Calpain inhibitor SNJ-1945 preparation and administration in vivo
Calpain was inhibited by intraperitoneal (i.p.) administration of SNJ-1945 (100 mg/kg) at 3 and 24 h post sCHI (or sham). SNJ-1945 was prepared as a stock concentration of 3 mg/ml in 0.5% carboxymethyl cellulose (CMC) in distilled water. To prepare the SNJ-1945 stock suspension, the weighed amount of SNJ-1945 is ground up with a mortar and pestle in the presence of 200 μl 0.5% CMC. When the prepared SNJ can pass through a 22 g needle add 0.5% CMC to the desired final volume. SNJ-1945 was prepared fresh as needed. The numbers of mice of each strain that were SNJ-1945-treated or untreated are indicated in the figure legends.
Post-sCHI behavior assessment
Behavior and cognitive assessment were analyzed using an Interactive Tracking System (BioSignal Group Corp., Brooklyn, NY) capable of monitoring and measuring cognitive deficits using active place avoidance (APA) and conflict avoidance [15, 39].
In brief, a rotating behavioral arena is placed in a rectangular room with visual cues on the walls. A computer-controlled Firewire camera mounted above the arena monitored the position of a mouse. A computer-defined segment of the arena consisted of a do-not-enter shock zone with a 0.2 mA shock applied at 500 ms interval after entry into this zone. The number of times a mouse entered and remained in the shock zone was computed by Track Analysis software (BioSignal Group Corp., Brooklyn, NY).
Beginning 7 days after sCHI (or sham), mice had pre-training (open field) sessions in the rotating arena with the shock zone turned off. The mice were then subjected to APA in 4 sessions, 10 min each with a 50 min inter-trial interval with the shock zone turned on. A 500 ms shock was applied after a mouse entered the shock zone. Additional shocks were administered every 1.5 s until the mouse vacated the shock zone. The number of entrances into the shock zone will measure avoidance and the distance traveled will measure locomotion. Compared to sham mice, the sum of shock zone entrances of sCHI mice after 4 trials is inversely correlated to cognitive function. On the following day, the mice were subjected to APA conflict learning in which the shock zone was shifted 180° from its original location. Conflict learning tested whether avoidance memory between the two shock zone locations conflicted.
T-Tau, P-Tau and GFAP quantitation by laser-based immunoassay
The anti-Tau monoclonal antibodies (Mabs) used were previously described . Biomarkers in blood were detected using enhanced immunoassay using multi-arrayed fiber optics coupled to rolling circle amplification (RCA) (a-EIMAF) while a similar procedure in the absence of RCA (EIMAF) was used for brain tissue. For a-EIMAF, high-binding 96-well microtiter plates were coated with Mab DA31 at 6 μg/ml final concentration for T-Tau, Mab CP13 (pSer-202) for P-Tau and a combination of Mabs 2E1, 1B4, 4A11 for GFAP (BD Pharmingen (Franklin Lakes, NJ). Following an overnight incubation at 40 °C, unoccupied binding sites were blocked for 1 h with casein. A 100 μl aliquot of diluted (10−7) cortex or blood (plasma at 1:40 dilution is used to avoid matrix effects) sample was added, incubated and followed by the addition of a biotinylated detection Mab DA9 (100 μl at 4 μg/ml final Mab concentration) for Tau and a rabbit anti-GFAP polyclonal Ab (Abcam, Cambridge, MA) for GFAP. Five 10 min washes with PBST were followed with the addition of 100 μl of streptavidin (5 μg/ml) per well and incubation for 1 h at 37 °C. A biotinylated DNA primer (5’-TTTTTTTGTCCGTGCTAGAAGGAAACAGTTAC-3’) (100 μl at 4 μg/ml) was added and the plate incubated for 1 h at 37 °C. Following the addition of a T4-DNA ligase-pretreated IgE DNA template (1 mg/ml), amplification was initiated by adding 100 μl of reaction mixture consisting of: φ29 DNA polymerase reaction buffer, bovine serum albumin, nucleotide triphosphates supplemented with dUTP-Texas Red, and φ29 DNA polymerase. Incubation for several hrs was followed by PBST washes, addition of 1 N NaOH, neutralization with 1 M Tris-HCl, pH 7.5, heat treatment (100 °C for 15 min) and fluorescence analysis. For direct, non-amplified detection and relative quantitation of Tau and GFAP in brain, EIMAF was performed as detailed previously and briefly described here . Diluted brain tissue lysates were added to the capture Ab followed by the biotinylated detection Mab. Following a 1 h incubation, streptavidin conjugated to Rhodamine Red X (1:1000) (Invitrogen) was added and incubated for 1 h. The wells were washed with TBS containing Tween-20, then treated with NaOH and neutralized. A 90 μl sample was drawn up into a 100 μl Microcap (Drummond Scientific) micro-capillary tube, which was then inserted into a specially designed tube sample holder for laser excitation and emission quantitation. Each EIMAF and a-EIMAF sample was tested in triplicate and, depending on available sample volumes, duplicated in independent experiments.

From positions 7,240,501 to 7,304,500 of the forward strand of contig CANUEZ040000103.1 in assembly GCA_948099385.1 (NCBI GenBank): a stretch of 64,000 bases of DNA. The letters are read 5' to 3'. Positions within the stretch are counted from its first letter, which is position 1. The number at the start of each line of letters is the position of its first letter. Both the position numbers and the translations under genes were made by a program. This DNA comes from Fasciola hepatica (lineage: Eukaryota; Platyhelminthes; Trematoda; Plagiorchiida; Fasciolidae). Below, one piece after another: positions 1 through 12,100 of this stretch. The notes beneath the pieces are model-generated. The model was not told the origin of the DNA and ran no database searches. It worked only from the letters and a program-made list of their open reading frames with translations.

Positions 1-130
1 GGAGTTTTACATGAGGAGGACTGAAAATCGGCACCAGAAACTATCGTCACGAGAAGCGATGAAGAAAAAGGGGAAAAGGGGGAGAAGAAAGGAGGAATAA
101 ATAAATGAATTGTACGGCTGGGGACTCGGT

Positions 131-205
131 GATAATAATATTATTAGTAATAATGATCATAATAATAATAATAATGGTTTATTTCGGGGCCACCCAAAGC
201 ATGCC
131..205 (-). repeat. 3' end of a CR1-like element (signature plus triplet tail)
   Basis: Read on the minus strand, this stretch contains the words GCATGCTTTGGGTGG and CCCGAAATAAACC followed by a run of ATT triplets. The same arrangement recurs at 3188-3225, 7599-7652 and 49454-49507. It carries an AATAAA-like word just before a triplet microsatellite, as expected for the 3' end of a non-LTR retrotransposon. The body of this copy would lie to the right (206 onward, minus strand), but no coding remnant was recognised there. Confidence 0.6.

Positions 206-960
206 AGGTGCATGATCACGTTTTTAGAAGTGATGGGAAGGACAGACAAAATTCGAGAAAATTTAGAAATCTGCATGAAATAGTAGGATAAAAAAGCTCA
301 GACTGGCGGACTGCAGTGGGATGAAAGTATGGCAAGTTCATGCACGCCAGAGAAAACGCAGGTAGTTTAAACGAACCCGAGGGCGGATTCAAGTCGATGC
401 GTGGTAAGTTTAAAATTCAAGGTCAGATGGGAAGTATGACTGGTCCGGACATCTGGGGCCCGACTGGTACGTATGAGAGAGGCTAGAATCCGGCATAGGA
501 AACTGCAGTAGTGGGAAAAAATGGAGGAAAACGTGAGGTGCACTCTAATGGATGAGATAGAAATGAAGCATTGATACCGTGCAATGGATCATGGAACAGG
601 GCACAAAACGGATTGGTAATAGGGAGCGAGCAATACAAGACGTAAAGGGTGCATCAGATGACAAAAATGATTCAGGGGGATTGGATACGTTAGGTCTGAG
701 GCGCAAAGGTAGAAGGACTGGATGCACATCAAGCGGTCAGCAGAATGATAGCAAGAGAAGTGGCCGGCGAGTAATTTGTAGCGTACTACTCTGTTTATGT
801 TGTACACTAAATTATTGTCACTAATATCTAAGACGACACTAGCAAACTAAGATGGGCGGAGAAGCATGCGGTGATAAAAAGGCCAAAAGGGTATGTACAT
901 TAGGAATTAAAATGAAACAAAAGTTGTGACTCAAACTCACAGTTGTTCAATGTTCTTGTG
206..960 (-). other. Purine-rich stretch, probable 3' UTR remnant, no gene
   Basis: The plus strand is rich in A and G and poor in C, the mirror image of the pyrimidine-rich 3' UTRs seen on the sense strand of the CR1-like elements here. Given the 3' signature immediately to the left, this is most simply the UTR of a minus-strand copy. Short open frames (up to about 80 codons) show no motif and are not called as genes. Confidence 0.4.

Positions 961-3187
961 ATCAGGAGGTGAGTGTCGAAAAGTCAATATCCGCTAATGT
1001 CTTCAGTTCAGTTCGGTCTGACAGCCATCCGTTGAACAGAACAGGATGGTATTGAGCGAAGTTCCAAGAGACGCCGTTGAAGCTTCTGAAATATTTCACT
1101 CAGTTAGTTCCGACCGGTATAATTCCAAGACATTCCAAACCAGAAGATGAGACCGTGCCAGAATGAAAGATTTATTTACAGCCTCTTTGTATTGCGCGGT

Standard curves were generated and used to convert a-EIMAF and EIMAF voltage readings to actual T-Tau, P-Tau and GFAP concentrations. Recombinant human Tau protein (N2R4 isoform with 441 residue) (R-peptide Co.) was used as T-Tau standard. Tau tubulin kinase 1 (TTBK1)-phosphorylated recombinant Tau protein (Tau protein co-expressed with TTBK1 in E. coli cells) (SignalChem Co.) was used as P-Tau (pSer202). T-Tau and P-Tau preparations were > 95% pure based on major T-Tau or P-Tau band intensity over background and other minor bands as determined by SDS-PAGE followed by Coomassie Blue total protein staining and densitometric scanning quantitation with NIH Image J software.
Neuropathological analysis of brain by IHC